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His passion is the wheel thing

Winnipeg cyclist tireless advocate for active transportation

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When he goes on a canoe trip, Anders Swanson likes to be the one holding the map.

The walls of his apartment are covered in them.

Control freak or visionary, Swanson likes to know where he's headed.

And he knows where he wants to take Winnipeg: toward a full-fledged embrace of the bicycle.

Probably Winnipeg's most famous cycling advocate, his membership on the steering committee for Bike to Work Day, coming up Friday, is just the tip of the iceberg of Swanson's involvement.

He sits on six advisory committees for active transportation, including Manitoba's and Winnipeg's. He participates in seven environmental organizations, some of which he started himself, such as the Orioles Bike Cage, a co-operative where cyclists go to learn how to repair their own bikes.

His volunteer work is basically all he does outside his part-time jobs at the Natural Cycle shop and the Physical Activity Coalition of Manitoba.

"You get emails from Anders in the middle of the night all the time. I don't know when he sleeps," says Kevin Nixon, Winnipeg's active-transportation co-ordinator.

Curt Hull, who works on Bike to Work Day with Swanson, is another peer who sings his praises. "It's his quiet, infectious enthusiasm and how he brings energy into a room -- I've seen him light up a city council meeting," Hull says.

"He's pleasant to work with and funny, and he breaks up the gruelling agony -- he's got a good wit about him," says Janice Lukes, who sits on the city's active-transportation advisory committee with Swanson.

She says he understands that cycling is more than a "niche market."

"People generalize and think cyclists are spandex racer types. But they're not. They're the masses. And he gets it."

Lukes says Swanson has been effective at selling cycling to people who were what she calls "tough nuts to crack," such as Mayor Sam Katz and city Coun. John Orlikow.

Both speak highly of Swanson. "I'm a big fan of Anders, no question about it. That doesn't mean we're always going to agree," Katz says.

"He's an advocate. We have many advocates in the city. We listen to them all, and we take a balanced approach after that," says Orlikow, but adds, "He's passionate and committed and a good community member, for sure."

Swanson is a tall, burly, youthful 33-year-old and he has a thick, brown beard. He lives with his girlfriend in a spacious apartment downtown. A bike Swanson is working on sits upside down on the floor, wheels in the air.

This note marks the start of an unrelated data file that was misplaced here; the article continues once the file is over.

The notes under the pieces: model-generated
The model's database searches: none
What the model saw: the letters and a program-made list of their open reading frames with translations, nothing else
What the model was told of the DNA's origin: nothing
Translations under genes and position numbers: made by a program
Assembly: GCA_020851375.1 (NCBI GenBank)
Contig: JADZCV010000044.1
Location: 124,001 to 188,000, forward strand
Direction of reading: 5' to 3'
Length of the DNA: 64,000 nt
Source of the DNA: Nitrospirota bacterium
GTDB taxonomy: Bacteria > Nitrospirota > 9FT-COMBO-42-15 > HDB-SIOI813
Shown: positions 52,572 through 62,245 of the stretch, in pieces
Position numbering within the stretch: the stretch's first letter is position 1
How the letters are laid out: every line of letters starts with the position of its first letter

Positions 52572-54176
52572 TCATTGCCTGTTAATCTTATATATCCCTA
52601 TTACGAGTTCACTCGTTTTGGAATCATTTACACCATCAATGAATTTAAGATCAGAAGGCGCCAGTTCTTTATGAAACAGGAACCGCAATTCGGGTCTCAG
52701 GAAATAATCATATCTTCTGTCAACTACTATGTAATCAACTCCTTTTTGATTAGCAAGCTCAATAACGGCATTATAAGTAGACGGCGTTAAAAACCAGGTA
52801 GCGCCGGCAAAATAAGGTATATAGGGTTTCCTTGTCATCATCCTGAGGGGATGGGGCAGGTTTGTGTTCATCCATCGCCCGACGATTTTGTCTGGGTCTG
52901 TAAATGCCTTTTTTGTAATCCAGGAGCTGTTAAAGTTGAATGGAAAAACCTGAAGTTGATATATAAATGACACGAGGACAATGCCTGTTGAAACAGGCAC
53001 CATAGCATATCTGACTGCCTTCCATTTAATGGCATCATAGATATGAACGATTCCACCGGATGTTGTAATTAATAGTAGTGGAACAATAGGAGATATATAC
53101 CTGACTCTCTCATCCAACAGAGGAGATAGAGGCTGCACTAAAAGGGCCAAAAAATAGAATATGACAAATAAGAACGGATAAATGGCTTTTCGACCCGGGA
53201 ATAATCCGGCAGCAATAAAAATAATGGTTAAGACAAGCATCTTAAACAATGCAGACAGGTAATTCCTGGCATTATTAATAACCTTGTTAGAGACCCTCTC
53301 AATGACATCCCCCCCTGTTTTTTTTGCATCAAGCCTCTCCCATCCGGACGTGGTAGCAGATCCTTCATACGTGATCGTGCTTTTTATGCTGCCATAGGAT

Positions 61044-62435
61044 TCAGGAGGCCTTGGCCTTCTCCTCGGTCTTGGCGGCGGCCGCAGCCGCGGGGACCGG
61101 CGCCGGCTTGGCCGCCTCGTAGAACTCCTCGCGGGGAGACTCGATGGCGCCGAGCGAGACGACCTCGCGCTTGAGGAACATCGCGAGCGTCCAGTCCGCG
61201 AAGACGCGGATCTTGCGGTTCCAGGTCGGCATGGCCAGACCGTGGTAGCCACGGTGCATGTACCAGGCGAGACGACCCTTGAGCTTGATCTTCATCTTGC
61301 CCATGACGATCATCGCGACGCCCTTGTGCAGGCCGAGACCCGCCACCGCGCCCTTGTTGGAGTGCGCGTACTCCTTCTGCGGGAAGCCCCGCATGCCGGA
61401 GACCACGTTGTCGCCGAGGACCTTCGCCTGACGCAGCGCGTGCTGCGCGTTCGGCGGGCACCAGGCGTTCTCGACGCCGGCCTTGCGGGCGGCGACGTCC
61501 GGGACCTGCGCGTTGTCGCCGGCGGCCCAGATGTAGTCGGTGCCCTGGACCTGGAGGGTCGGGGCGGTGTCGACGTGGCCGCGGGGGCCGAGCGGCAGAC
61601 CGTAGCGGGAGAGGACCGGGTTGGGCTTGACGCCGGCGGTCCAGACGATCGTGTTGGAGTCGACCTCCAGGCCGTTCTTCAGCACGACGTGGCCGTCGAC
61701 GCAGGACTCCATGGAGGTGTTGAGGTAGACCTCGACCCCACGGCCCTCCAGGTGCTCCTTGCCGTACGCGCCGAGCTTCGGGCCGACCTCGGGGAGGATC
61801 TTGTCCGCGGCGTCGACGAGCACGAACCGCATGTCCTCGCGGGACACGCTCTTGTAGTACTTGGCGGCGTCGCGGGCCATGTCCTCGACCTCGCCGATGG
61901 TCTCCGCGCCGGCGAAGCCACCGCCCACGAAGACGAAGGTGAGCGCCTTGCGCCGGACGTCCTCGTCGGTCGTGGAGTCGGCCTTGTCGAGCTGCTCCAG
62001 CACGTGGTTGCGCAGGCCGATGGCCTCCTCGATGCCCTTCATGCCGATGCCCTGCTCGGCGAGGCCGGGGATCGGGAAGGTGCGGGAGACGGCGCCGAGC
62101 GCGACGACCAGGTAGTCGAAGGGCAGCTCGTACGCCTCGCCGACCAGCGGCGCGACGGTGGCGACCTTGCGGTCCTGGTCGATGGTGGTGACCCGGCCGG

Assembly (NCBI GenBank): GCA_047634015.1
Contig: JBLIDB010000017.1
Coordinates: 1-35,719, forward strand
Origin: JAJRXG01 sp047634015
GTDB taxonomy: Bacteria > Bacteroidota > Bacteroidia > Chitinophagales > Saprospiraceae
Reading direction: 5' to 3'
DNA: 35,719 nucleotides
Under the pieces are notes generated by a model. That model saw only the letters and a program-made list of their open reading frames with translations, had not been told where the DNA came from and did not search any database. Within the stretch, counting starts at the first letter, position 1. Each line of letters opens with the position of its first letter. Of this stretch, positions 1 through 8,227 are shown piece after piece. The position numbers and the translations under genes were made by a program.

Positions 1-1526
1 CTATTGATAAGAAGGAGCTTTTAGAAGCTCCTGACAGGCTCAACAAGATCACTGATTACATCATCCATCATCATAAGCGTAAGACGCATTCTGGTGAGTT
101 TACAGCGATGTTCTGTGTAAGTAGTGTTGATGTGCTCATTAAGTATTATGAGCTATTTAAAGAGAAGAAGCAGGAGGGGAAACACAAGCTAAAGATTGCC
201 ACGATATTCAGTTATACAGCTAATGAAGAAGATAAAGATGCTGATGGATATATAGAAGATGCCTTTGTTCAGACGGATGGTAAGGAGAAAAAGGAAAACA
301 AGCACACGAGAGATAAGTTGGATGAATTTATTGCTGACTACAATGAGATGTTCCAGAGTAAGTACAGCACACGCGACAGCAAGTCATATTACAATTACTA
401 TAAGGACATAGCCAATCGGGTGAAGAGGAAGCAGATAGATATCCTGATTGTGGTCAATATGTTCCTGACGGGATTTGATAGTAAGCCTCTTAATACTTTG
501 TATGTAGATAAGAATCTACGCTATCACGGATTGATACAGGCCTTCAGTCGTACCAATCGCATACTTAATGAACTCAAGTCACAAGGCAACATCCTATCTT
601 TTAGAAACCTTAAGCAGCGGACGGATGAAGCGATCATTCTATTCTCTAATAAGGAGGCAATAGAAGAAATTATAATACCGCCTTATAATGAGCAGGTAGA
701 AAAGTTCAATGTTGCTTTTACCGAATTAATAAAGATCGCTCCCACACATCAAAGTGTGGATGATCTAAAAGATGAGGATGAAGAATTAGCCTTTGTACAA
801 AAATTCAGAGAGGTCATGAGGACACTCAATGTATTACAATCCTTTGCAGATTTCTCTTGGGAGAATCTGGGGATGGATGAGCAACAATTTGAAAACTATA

But he wasn't always a cycling enthusiast. When he was 16, he wanted nothing more than his own car, and he would eventually own several -- but not anymore.

The cycling bug only bit him in 2004, when he bought a $25 bike to get to work and learned how to equip it for the winter. Beating Winnipeg's cold gave him a sense of accomplishment, and he was hooked.

Shortly after that, he applied to work at Natural Cycle. Senior mechanic David Geisel says the cover letter Swanson wrote was so convincing they had to hire him.

"He somehow touched on the cultural aspect of cycling and just made it sound as if nothing else mattered," Geisel says.

While repairing bikes at Natural Cycle, Swanson heard many stories from commuters. "You get into discussions with customers and every second one has a story about this or that close call or this or that pathway that floods or doesn't go the right direction or doesn't connect, and I guess a penchant for mapping was making me connect all these dots in my head."

He started, a website where people share ideas about what kind of cycling infrastructure they would like to see in Winnipeg and then map it out digitally.

One project led to another, and suddenly cycling advocacy was all he did. "It got pretty out of hand. All of a sudden there were so many trails to be built and events that people wanted to plan -- so anyways I started being on a lot of committees."

Seeing ideas being turned into real changes to the city's landscape, such as new bike lanes, helps motivate him to sit through so many meetings. "When you see it come out in reality and then you see little kids biking down there, big smiles on their face, then it's like, OK, maybe this is pretty awesome," he says.

Despite the bicycling inroads, it will be decades before Manitobans have the cycling infrastructure that other cities have, he says. "Even just to catch up, there's a lot of mapping and ideas and people to connect."

Put away the car keys... Friday is Bike to Work Day

BIKE to Work Day this year will feature over 20 "pit stops" spread out throughout the city where participants can meet up with each other and get free snacks, coffee, T-shirts and prizes.


Largest pit stop will be at Bonnycastle Park -- at the corner of Main Street and Assiniboine Avenue -- where there will be a live TV broadcast.



During and following the afternoon commute on Bike to Work Day, from 4 p.m. to 7 p.m., there will be a barbecue at The Forks with free hotdogs, veggie dogs or burgers for the first 300 cyclists and a prize draw.

To register for this year's Bike to Work Day, map your route and find a pit stop, visit

Republished from the Winnipeg Free Press print edition June 23, 2011 B1

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